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by Kurt Vonnegut
Harrison Bergeron Story Summary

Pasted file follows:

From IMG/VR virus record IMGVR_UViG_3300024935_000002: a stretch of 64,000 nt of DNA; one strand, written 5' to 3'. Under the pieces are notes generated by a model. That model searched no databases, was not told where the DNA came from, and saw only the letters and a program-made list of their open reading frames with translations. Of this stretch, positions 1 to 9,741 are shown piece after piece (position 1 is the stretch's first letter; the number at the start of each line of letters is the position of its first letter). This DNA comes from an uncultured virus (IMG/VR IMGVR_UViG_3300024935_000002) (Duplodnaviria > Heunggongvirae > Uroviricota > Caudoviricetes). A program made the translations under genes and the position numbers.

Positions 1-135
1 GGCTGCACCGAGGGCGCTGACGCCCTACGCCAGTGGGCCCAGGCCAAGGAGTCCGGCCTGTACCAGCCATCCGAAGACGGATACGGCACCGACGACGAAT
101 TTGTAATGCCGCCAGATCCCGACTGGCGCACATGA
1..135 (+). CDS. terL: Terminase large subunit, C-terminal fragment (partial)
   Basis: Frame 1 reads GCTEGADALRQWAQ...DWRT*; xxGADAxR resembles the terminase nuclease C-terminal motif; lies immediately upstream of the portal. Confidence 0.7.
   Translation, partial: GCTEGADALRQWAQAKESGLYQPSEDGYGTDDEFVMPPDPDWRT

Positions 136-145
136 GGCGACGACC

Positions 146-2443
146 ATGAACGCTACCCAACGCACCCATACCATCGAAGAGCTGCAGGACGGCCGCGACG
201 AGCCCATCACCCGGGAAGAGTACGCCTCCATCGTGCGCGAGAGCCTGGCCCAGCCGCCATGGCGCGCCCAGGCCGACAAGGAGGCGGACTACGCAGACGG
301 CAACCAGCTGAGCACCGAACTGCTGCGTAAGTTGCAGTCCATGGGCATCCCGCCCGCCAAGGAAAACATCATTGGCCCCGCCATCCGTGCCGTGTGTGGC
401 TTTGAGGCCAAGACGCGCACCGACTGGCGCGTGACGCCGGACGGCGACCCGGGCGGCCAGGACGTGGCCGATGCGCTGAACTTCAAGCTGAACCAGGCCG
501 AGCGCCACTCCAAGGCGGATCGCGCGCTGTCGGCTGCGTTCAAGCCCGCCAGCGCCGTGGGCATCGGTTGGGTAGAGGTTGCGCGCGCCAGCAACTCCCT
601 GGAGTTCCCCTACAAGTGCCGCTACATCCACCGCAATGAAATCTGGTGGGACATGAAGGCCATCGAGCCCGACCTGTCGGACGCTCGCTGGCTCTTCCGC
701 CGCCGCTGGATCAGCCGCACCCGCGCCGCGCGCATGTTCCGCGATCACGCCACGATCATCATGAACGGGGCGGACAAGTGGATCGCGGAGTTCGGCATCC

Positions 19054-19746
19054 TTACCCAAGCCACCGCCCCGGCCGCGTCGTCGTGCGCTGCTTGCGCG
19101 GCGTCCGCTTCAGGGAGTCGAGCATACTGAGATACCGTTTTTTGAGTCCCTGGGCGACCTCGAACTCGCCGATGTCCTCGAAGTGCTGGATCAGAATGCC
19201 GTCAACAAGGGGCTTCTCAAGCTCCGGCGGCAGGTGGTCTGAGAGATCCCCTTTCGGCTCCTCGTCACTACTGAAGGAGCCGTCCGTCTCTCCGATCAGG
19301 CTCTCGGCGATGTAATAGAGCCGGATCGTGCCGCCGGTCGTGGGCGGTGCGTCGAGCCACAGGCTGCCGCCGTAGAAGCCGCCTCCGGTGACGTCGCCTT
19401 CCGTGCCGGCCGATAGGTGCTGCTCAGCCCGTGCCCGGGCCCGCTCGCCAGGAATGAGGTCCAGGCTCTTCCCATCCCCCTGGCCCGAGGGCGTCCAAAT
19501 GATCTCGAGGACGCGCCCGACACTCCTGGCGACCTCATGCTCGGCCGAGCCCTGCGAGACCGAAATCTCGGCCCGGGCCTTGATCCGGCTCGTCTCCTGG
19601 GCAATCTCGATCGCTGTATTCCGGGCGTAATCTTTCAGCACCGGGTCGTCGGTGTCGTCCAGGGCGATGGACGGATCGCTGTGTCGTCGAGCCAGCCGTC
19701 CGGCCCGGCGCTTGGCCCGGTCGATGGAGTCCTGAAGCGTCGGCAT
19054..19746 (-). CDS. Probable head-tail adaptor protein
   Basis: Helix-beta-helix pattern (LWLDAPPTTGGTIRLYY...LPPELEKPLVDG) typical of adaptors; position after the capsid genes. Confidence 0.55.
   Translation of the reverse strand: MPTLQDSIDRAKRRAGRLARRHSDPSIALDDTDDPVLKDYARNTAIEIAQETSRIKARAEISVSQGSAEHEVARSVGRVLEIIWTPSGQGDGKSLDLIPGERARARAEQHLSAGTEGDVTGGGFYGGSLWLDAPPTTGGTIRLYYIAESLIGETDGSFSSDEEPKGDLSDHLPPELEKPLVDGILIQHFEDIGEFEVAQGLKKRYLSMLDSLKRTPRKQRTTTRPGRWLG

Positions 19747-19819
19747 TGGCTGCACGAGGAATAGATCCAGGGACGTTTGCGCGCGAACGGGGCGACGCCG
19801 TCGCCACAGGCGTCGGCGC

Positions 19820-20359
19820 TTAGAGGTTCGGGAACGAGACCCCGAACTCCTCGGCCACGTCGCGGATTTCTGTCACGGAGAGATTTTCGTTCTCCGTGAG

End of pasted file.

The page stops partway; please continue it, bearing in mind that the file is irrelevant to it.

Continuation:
We're transported to the year 2081, and man, we wish we'd stayed home. There have been 213 amendments to the Constitution, and they're all to make people "equal." In this case, "equal" means that anyone who's above average gets handicapped in some way. For example, strong people might be crippled with weights; smart folk might be crippled by having horrible noises blasted in their ears. Anyone who's ever tried to study with a dog barking or leaf blower doing its thing will know how effective this is. (We have a feeling this isn't what people had in mind when they campaigned for the Equal Rights Amendment.) George and Hazel Bergeron are watching ballet on their TV. Oppressive, totalitarian government kidnappings always get us in the mood for . Swan Lake They're a little bummed, because the government took away their son Harrison when he was only fourteen years old. Well, actually, they don't seem as bummed as you might expect. See, because he's of above-average intelligence, George has piercing sirens going off in his brain. Thanks, government-installed mental-handicap radio! Hazel talks to George about changes she would make if she were the Handicapper General of the United States. Hm, how about wind chimes instead of hammers breaking glass? Might be more relaxing. George doesn't think it's a good idea to start breaking the rules. He's content where he is: writhing on the couch, clutching his head in pain every time a loud noise gets blasted into his ears. The ballet program is interrupted when one of the ballerinas has an urgent news announcement to make. Harrison Bergeron has escaped! They show a photo of Harrison and all his handicaps: heavy scrap metal to weigh him down, glasses to obscure his eyesight, and giant headphones to distract him mentally. Wow, if he's that decked out, he must be one special guy. Suddenly, Harrison himself rips off the door to the stage and storms on screen. What should be a liberating moment is kind of scary, as he announces not that he wants to free everyone, but "I am the Emperor! Everybody must do what I say at once!" (54). He then claims a ballerina as his Empress (to be fair, she volunteered for the job). The two of them dance, fly through the air, kiss the ceiling, and then kiss each other. This kind-of-romantic, kind-of-scary, all-of-weird moment is cut short when Diana Moon Glampers, Handicapper General, shoots them dead with a shotgun. Revolutions just aren't what they used to be. Just then, the Bergerons' television blows out and goes dark. George wanders back in—evidently, he had gone to get a beer during this whole kerfuffle. Hazel cries, but pretty soon she's forgotten why. George tells her to "forget sad things" (89), which she does almost instantaneously. Then the story ends with a cheesy rimshot: "I could tell that one was a doozy" (92), says Hazel. To which George responds, "You can say that again" (93). So she does. Word for word. Always doing exactly what she's told.
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